Chile Fino Old-Fashioned

Adapted from NOPI: The Cookbook by Yotam Ottolenghi and Ramael Scully

Sotol is like the grown-up sibling of tequila and mezcal: the two more rowdy distilled spirits from Mexico. Añejo means “aged,” and Añejo Sotol is matured in French oak barrels for two years. There’s a distinct family resemblance between tequila and sotol—they both have a gentle, fruity sweetness—but the sotol is a bit more gentle and nuanced than the more lip-smacking tequila can be. The sotol needs infusing for at least 24 hours to get the heat of the chile.

With thanks to Georgie Thorp for creating this.

Reprinted with permission from NOPI: The Cookbook by Yotam Ottolenghi and Ramael Scully, copyright © 2015. Published by Ten Speed Press, an imprint of Penguin Random House LLC.



  • 2 1/2 ounce chile-infused Añejo Sotol (See Editor's Note)
  • 3/4 ounce fino sherry
  • 3/4 ounce hazelnut liqueur
  • 4 dashes Angostura bitters

Garnish: 4 julienned strips of lemon zest, 2 julienned strips of red chile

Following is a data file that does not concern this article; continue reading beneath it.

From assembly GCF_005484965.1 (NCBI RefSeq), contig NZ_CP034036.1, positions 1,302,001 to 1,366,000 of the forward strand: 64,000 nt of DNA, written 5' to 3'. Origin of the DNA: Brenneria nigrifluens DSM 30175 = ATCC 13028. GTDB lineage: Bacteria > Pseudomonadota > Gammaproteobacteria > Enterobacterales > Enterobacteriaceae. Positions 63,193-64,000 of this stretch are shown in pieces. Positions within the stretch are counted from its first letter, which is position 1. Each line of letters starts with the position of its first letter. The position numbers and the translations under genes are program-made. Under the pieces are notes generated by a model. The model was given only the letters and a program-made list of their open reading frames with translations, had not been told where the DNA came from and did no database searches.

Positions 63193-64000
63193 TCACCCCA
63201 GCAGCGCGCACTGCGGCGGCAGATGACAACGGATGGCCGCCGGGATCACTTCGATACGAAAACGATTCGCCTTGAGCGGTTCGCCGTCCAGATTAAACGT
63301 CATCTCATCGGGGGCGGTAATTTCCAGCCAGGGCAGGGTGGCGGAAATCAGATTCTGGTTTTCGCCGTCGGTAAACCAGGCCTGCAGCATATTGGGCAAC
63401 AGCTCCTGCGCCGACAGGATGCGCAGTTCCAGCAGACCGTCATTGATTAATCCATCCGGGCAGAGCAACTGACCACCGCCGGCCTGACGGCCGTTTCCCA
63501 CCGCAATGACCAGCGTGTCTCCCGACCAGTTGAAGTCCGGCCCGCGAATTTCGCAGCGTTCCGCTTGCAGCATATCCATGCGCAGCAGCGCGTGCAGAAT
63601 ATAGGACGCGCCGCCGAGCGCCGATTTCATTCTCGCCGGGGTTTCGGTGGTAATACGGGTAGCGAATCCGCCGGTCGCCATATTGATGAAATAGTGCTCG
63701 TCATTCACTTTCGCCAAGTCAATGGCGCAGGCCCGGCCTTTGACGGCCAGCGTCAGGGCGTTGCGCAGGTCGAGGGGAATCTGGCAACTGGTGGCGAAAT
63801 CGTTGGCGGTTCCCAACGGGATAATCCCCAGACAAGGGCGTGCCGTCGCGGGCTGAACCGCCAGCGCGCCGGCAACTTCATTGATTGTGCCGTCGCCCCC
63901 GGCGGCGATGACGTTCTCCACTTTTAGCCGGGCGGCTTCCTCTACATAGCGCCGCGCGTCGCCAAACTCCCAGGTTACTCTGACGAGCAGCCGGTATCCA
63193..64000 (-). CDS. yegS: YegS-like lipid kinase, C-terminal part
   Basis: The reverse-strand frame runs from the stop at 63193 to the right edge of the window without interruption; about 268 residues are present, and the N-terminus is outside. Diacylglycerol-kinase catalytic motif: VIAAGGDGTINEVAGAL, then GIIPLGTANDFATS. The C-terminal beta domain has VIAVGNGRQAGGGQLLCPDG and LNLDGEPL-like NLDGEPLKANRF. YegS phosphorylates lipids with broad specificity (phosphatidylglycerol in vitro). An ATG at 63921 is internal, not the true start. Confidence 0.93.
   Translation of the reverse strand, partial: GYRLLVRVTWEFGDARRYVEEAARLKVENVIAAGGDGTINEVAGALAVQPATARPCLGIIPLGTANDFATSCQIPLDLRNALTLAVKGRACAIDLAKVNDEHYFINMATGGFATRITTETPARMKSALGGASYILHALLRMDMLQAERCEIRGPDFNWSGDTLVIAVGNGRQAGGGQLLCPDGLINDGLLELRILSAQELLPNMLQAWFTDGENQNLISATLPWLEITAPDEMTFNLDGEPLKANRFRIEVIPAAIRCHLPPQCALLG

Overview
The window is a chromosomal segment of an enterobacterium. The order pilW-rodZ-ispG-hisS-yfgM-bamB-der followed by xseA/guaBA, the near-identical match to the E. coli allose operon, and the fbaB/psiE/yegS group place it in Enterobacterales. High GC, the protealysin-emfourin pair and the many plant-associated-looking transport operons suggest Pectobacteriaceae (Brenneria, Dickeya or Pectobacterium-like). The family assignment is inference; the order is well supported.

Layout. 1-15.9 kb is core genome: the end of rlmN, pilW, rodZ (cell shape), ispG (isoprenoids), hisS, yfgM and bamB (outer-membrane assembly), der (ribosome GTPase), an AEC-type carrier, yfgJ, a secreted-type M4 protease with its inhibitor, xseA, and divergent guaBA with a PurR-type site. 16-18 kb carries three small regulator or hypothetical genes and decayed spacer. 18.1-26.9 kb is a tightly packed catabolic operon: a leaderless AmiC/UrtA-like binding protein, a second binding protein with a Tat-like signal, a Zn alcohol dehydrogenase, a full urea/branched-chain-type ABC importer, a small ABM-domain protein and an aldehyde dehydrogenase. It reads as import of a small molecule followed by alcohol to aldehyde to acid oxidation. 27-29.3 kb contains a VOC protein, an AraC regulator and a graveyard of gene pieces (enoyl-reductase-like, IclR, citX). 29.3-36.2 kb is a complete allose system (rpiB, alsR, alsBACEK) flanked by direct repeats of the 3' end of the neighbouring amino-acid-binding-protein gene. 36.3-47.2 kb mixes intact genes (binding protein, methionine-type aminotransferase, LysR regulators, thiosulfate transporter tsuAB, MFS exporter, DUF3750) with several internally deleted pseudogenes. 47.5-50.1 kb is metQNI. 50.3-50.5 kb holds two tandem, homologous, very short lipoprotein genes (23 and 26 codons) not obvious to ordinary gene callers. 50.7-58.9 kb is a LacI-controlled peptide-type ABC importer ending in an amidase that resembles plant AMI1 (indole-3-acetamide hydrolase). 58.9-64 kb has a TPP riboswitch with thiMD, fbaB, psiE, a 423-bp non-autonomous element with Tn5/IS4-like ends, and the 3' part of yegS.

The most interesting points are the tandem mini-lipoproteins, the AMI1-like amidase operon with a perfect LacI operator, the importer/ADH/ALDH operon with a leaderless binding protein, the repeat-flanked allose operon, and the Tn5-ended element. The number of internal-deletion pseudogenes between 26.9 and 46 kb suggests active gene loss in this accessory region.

1. Fill up a mixing glass with ice cubes and add all the ingredients, apart from the julienned lemon zest and chile.
  2. Stir for about 30 seconds, then strain through a Hawthorne strainer into two rocks glasses filled with ice.
  3. Garnish with the lemon zest and chile and serve at once.
Editor's Note

Chile-infused Añejo Sotol:

1 bottle of Añejo Sotol
1 long red chile, sliced open lengthwise but stem still intact

To infuse the sotol, drop the sliced chile into the bottle. Replace the lid and set aside for at least 24 hours. The longer you leave it, the spicier it will become. When ready to use, strain the sotol, discarding the chile and the seeds.